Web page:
Marketing management lessons from Steve Jobs

Steve Jobs was both an autocratic bully and a business genius  but he executed the most successful corporate turnaround so far this century.  Steve Jobs teaches us that it’s important to take total responsibility for our products from end to end, and to put products above return on investment. He also taught us not to be a slave to focus groups and that insight alone is priceless.

As Jobs told Isaacson, “My passion has been to build an enduring company where people were motivated to make great products. Everything else was secondary. Sure, it was great to make a profit, because that was what allowed you to make great products. But the products, not the profits, were the motivation. It’s a subtle difference, but it ends up meaning everything. The people you hire, who gets promoted, what you discuss in meetings.”

Focusing on product meant taking the long view–another key Jobs leadership lesson. After the dotcom bubble burst in 2000, most of Silicon Valley stopped spending. Apple, meanwhile, started ramping up research and development, hoping to invent a lot of innovative new products that would put it ahead of competitors after the downturn.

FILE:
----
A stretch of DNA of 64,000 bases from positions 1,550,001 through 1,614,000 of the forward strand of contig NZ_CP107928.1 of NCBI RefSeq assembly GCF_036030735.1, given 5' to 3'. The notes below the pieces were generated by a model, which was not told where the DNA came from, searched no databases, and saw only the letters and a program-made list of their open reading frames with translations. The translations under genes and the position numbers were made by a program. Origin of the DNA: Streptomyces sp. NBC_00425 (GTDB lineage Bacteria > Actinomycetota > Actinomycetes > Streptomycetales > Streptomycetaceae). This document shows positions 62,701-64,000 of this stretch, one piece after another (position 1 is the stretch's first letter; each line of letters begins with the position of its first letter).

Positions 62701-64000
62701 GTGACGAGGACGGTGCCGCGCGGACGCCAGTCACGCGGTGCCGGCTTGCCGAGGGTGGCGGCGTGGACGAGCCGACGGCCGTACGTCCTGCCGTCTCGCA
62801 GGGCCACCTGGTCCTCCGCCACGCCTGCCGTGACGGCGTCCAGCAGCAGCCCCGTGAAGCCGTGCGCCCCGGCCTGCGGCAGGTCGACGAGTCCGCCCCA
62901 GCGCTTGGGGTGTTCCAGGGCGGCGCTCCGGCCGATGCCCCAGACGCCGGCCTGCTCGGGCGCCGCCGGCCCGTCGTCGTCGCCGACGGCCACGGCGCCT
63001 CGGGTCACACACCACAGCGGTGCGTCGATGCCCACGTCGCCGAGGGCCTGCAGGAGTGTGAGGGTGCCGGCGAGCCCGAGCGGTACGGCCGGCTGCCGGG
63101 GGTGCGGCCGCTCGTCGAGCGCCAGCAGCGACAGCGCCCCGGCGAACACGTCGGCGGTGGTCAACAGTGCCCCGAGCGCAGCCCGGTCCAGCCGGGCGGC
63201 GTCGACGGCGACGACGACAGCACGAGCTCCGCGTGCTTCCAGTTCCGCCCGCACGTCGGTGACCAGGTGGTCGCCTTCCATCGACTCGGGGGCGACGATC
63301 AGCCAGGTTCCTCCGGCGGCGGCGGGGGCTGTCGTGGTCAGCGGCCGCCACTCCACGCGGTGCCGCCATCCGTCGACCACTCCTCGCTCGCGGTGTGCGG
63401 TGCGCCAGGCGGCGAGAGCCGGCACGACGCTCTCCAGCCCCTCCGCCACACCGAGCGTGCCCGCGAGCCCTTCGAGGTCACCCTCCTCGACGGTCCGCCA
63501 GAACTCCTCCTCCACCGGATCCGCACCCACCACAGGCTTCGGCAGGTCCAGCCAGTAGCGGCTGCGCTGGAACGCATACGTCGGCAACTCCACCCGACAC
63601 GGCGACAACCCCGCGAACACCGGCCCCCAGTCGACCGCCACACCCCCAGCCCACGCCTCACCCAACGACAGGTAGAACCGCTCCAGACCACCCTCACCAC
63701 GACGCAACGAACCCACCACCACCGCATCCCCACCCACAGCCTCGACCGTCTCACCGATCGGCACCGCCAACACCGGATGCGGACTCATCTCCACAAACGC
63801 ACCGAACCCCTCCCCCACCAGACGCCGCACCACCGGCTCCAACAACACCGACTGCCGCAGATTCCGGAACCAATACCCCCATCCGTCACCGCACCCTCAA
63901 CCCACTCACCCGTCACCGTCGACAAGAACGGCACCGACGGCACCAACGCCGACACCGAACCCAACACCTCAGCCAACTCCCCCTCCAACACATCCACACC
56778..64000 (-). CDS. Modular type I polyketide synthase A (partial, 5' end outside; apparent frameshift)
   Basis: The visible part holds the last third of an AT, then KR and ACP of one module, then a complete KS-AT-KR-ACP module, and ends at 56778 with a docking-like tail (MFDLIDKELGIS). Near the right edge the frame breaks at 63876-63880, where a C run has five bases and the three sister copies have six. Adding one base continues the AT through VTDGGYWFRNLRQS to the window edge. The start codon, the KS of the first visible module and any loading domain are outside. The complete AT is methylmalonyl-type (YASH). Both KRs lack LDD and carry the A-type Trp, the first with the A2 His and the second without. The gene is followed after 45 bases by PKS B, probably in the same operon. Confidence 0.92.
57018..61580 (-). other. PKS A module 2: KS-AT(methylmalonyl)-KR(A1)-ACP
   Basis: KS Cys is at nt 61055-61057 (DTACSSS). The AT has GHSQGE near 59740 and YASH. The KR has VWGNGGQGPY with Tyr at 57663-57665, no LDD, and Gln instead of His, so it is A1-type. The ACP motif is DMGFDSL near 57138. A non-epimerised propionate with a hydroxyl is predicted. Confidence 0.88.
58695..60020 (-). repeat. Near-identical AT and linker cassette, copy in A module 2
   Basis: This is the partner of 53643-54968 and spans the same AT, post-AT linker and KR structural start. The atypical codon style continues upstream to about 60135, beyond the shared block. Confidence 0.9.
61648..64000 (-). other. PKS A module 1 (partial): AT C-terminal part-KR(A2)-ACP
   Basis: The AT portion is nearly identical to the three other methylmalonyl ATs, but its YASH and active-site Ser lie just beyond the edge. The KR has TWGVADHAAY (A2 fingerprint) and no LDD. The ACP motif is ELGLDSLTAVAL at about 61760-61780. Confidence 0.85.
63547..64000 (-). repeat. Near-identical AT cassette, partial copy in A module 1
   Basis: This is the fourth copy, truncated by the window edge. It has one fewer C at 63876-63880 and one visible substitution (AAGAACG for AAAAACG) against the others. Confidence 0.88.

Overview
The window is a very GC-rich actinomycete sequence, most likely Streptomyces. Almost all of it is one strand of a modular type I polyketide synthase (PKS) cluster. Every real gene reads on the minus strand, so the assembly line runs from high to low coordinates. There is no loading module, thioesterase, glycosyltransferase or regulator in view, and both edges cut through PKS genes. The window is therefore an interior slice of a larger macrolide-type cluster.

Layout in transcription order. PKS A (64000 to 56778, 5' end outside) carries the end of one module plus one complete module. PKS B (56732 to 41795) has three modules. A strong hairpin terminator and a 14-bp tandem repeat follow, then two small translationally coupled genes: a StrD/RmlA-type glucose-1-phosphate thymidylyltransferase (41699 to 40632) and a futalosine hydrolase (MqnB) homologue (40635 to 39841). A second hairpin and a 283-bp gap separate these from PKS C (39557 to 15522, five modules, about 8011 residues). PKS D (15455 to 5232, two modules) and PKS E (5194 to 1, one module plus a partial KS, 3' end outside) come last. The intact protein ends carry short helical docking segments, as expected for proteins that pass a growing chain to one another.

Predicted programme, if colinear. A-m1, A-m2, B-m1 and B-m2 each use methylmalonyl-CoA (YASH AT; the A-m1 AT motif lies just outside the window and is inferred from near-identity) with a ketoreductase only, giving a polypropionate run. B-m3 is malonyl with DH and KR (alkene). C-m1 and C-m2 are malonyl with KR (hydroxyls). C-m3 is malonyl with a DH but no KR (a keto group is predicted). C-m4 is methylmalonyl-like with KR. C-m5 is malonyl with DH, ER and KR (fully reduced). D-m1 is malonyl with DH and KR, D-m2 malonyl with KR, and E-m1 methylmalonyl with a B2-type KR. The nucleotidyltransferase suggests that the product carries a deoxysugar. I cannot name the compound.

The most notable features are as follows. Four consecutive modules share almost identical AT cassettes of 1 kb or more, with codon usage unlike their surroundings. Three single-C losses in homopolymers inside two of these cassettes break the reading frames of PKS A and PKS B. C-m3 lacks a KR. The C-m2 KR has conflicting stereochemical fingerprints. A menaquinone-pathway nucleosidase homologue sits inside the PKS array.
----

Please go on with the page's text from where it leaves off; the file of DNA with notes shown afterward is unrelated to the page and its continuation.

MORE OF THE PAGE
The truth is that investing during a downturn is almost always good business. Samsung trumped Sony in the 1990s by investing more in R&D; China’s solar industry has leaped ahead of competitors by piling on investment since the financial crisis. In the U.S., there is still $2 trillion worth of cash sitting on corporate balance sheets. And there are too few CEOs willing to make the same kind of bold investment choices Jobs did.

Still with all this we live in a business environment where we have to consistently sell our ideas to others and somewhere along the way the consistent ROI question is going to pop up.

I believe that if we make great products the profits will follow but I also understand that there are lot of great products that never make it because marketers were too busy focusing on ROI rather than enhancing the consumer brand experience.

About richmeyer

Rich is a passionate marketer who is able to quickly understand what turns a prospect into a customer. He challenges the status quo and always asks "what can we do better"? He knows how to take analytics and turn them into opportunities and he is a great communicator.

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